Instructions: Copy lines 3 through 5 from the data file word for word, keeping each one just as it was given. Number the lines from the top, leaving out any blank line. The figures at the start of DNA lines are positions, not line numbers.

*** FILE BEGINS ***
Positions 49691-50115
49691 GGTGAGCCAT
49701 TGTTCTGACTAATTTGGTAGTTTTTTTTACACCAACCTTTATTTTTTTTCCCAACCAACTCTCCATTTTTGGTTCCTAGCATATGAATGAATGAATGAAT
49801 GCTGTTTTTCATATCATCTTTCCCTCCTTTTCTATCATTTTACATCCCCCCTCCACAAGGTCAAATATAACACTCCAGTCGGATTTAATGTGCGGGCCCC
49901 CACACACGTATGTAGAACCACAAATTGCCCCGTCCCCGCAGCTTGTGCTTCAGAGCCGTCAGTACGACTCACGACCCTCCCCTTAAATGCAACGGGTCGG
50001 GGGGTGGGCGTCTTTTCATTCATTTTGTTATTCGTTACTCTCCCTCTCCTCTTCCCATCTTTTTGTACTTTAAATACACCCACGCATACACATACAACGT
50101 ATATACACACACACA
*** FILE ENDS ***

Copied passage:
49701 TGTTCTGACTAATTTGGTAGTTTTTTTTACACCAACCTTTATTTTTTTTCCCAACCAACTCTCCATTTTTGGTTCCTAGCATATGAATGAATGAATGAAT
49801 GCTGTTTTTCATATCATCTTTCCCTCCTTTTCTATCATTTTACATCCCCCCTCCACAAGGTCAAATATAACACTCCAGTCGGATTTAATGTGCGGGCCCC
49901 CACACACGTATGTAGAACCACAAATTGCCCCGTCCCCGCAGCTTGTGCTTCAGAGCCGTCAGTACGACTCACGACCCTCCCCTTAAATGCAACGGGTCGG